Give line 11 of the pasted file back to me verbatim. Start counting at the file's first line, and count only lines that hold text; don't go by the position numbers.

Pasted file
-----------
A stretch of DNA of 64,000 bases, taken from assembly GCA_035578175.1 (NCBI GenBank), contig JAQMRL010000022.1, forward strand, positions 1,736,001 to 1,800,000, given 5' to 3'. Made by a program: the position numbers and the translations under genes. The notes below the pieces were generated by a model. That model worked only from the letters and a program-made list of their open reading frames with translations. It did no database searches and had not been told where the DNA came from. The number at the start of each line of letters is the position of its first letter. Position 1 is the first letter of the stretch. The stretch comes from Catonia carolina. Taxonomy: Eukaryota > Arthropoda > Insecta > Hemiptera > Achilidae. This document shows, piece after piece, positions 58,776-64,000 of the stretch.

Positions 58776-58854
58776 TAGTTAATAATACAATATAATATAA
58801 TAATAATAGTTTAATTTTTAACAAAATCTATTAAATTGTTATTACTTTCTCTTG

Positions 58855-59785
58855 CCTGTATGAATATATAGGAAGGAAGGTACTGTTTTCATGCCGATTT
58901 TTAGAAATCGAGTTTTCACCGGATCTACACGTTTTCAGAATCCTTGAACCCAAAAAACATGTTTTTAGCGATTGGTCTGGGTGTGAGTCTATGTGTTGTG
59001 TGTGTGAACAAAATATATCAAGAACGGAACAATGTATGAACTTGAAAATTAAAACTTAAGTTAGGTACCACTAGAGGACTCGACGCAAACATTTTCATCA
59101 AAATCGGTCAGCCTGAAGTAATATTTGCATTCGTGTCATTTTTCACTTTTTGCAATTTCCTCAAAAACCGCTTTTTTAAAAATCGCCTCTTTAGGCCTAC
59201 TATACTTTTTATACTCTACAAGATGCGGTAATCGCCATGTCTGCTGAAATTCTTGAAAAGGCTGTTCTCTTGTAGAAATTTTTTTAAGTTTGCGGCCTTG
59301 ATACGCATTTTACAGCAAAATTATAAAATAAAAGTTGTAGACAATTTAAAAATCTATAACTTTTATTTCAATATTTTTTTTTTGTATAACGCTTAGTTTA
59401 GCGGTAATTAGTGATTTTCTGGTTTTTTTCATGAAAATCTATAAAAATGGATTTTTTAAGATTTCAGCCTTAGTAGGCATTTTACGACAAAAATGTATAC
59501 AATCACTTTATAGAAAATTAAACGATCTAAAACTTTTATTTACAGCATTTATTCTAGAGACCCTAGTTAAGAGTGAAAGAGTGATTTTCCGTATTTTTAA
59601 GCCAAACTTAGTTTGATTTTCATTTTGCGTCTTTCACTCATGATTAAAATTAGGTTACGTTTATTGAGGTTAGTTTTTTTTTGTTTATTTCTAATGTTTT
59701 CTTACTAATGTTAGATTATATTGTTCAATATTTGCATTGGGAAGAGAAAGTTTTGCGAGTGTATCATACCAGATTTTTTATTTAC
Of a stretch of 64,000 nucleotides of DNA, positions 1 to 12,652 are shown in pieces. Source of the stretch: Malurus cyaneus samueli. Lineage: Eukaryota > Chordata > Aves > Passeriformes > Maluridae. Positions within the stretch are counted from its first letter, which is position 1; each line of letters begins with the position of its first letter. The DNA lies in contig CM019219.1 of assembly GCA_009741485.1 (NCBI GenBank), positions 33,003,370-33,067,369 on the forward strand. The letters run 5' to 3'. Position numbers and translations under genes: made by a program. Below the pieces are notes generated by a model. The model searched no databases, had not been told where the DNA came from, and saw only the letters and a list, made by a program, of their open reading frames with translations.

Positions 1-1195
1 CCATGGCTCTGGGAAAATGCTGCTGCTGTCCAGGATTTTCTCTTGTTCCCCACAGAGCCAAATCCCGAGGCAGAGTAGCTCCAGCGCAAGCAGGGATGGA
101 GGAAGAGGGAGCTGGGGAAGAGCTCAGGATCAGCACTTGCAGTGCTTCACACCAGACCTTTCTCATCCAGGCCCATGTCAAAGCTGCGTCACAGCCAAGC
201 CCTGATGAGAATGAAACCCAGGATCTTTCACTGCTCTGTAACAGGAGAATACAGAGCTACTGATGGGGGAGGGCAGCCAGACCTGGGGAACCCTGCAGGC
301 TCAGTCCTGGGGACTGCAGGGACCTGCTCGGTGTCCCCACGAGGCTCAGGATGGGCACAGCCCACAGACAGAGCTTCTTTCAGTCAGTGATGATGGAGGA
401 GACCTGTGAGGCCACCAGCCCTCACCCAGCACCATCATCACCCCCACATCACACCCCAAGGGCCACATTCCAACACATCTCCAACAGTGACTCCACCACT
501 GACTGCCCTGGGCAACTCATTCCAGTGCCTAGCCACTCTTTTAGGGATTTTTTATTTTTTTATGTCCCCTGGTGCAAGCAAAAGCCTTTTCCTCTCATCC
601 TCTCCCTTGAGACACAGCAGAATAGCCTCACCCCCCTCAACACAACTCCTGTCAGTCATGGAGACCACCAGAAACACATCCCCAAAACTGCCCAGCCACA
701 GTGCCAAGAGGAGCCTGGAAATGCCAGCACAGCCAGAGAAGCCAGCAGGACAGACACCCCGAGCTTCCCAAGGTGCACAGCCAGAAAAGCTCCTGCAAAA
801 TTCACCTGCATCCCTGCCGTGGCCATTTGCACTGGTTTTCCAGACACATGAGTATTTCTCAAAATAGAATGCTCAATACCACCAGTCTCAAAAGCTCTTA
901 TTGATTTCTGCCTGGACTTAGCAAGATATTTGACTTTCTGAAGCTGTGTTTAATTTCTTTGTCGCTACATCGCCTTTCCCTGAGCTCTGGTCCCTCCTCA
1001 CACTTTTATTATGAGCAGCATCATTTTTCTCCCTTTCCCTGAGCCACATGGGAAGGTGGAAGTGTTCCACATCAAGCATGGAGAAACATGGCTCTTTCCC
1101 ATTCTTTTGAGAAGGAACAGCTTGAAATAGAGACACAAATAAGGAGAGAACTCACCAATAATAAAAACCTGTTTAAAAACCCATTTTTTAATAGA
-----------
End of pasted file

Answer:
59301 ATACGCATTTTACAGCAAAATTATAAAATAAAAGTTGTAGACAATTTAAAAATCTATAACTTTTATTTCAATATTTTTTTTTTGTATAACGCTTAGTTTA